EE 5G festival claims cause a Ruckus

UK operator EE has claimed yet another 5G first but wireless tech company Ruckus Networks reckons it might have stuck its neck out too far.

Yesterday we reported that EE will be using its sponsorship of the Glastonbury music festival to market its nascent 5G offering by branding it the UK’s first 5G-connected festival. Eric Law, VP EMEA at Ruckus, saw the announcement but doesn’t seem to think all the hype is justified and may even be counter-productive.

“It is well known that mobile phones on the market today cannot make use of the 5G standard yet, which in turn means that attendees of this year’s Glastonbury Festival won’t be able to make direct use of the increased speeds and bandwidth the technology is set to offer,” he said.

“If 5G is to be used for anything at Glastonbury, it will likely be for mission critical applications such as connecting electronic payment devices and carrying live broadcast coverage, much in the same way it was at the 2018 Winter Olympics. This may have a positive impact on the mobile coverage of Glastonbury attendees, in that it will relieve some stress on the 4G network across the festival site, but it won’t deliver on the true promises of a 5G experience.

“With this in mind, proclamations of this sort threaten to undermine the true value and potential of the 5G era which we are soon to realise. By announcing that festival-goers will be able to access the network when it is technologically impossible, companies risk creating distrust in what is set to be a revolutionary technology.”

Over-marketing new technological generations is an issue endemic to the wireless industry. To date the most egregious offender in the current era has been AT&T in the US with its absurd use of ‘5G Evolution’ to describe its LTE-Advanced service. But since few people in the industry even seem to care about the damaging short-termism of all this over-promising, don’t expect it to end anytime soon.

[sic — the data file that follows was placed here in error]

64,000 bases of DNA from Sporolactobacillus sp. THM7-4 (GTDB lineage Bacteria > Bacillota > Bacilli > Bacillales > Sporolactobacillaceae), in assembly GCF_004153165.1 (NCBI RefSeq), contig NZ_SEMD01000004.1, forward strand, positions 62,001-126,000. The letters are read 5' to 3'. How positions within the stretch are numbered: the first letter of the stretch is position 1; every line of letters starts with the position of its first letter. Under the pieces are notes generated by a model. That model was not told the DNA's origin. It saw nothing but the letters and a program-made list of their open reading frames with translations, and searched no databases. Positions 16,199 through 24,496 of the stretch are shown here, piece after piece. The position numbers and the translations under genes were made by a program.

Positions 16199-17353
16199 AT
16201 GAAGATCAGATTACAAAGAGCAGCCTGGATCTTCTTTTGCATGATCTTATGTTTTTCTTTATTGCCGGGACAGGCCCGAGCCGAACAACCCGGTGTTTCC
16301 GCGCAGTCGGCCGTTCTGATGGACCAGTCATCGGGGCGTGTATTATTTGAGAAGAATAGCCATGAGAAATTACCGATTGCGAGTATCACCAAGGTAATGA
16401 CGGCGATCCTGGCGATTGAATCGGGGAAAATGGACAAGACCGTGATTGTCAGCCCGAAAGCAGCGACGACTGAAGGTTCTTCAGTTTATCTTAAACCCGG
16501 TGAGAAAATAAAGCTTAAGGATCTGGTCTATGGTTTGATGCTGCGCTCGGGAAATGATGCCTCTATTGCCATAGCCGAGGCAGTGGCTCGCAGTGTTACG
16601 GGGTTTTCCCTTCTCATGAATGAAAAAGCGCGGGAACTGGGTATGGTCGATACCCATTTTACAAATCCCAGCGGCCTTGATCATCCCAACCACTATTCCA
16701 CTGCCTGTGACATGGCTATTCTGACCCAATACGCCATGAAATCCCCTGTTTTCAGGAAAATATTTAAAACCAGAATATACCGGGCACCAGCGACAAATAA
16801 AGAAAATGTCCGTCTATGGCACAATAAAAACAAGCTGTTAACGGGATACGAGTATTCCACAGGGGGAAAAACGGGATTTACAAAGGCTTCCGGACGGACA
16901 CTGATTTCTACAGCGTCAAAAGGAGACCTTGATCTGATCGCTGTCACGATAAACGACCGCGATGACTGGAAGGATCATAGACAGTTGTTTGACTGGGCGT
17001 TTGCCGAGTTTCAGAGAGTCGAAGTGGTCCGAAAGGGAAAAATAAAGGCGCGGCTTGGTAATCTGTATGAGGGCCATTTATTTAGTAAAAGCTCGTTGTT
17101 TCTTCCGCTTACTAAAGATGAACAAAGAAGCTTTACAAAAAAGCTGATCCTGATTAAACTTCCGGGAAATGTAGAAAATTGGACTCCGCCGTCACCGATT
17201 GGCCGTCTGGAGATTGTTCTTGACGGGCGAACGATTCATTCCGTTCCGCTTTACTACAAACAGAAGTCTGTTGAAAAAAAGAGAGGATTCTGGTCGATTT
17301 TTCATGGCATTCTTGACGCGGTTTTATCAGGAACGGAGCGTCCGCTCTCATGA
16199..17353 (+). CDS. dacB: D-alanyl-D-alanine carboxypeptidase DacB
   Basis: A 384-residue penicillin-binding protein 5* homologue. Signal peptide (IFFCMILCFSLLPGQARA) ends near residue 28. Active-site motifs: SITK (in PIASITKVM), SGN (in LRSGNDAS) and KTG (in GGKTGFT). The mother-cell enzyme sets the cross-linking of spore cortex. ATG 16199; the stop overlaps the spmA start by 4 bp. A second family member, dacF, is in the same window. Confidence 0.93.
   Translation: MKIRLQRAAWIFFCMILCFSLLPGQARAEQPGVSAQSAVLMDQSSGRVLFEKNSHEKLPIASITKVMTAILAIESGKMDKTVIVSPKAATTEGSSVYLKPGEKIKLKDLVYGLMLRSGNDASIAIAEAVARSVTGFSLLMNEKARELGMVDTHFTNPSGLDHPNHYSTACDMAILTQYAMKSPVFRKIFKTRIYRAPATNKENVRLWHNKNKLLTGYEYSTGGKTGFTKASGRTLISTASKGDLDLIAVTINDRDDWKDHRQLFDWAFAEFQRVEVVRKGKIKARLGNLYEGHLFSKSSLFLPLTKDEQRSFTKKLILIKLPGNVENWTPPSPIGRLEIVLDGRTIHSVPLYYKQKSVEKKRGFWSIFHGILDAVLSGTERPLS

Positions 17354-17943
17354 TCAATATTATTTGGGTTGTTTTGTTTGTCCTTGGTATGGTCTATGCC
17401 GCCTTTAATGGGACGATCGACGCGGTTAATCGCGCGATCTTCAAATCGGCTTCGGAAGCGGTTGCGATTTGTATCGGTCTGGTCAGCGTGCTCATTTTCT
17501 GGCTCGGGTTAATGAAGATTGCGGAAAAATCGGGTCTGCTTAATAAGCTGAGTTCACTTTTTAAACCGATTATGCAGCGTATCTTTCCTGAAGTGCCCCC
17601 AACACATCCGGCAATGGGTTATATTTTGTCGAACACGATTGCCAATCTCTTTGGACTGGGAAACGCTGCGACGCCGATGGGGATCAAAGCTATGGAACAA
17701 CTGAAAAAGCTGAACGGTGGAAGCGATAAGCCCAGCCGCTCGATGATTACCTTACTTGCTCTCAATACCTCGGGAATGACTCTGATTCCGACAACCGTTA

Ruckus switches from Broadcom to Arris

A relatively minor act in the current TMT M&A frenzy sees fixed-line player Arris add Ruckus Wireless in a bid to diversify both its offering and routes to market.

Arris bid for Ruckus back in February when Broadcom revealed that it was a superfluous part of its Brocade acquisition. So the deal has taken around 9 months to push through, which is relatively quick by today’s standards.

The rationale is a familiar one in these convergent times. Telcos and other enterprise customers are increasingly diversifying their connectivity options to anyone looking to flog them stuff needs to do so too. Arris is now able to sex-up its cable offerings with some wifi and LAN switching action. What’s not to like?

To accommodate the strategic shift this acquisition entails Arris is creating a new enterprise networks business segment that will be led by the former COO of Ruckus Dan Rabinovitsj.

“This combination underscores our shared vision of achieving market leadership across wireless and wired networks in close partnership with our valued customers and channel partners,” he said.

“We’re very excited about the collaboration opportunities across our product portfolios to enable connectivity from the office to the home and to all the places in between. Joining Arris means we still do what Ruckus does best, but on a larger, global scale. I’m excited to lead the Ruckus Networks team into our next stage of growth and innovation.”

“I’m proud to welcome the 1,700 talented Ruckus Wireless and ICX Switch Business employees into the Arris family,” said Bruce McClelland, Arris CEO. “It’s an important milestone, not only for Arris but for our industries. Ruckus’ unmatched expertise in wireless and wired networking perfectly complements our growth strategy of driving towards a constantly connected, mobile future.

“The acquisition brings diversification to our portfolio, building on our strength in networking and helping us to serve new verticals. Ultimately, our combined portfolios and scale will help our customers and partners deliver a smart, simple connected world for billions of people.”

You can hear more from the dynamic duo, as well as some atmospheric music that seems to have been taken from a 1980s action movie, below and read some analysis of how the deal is likely to play out by Light Reading here.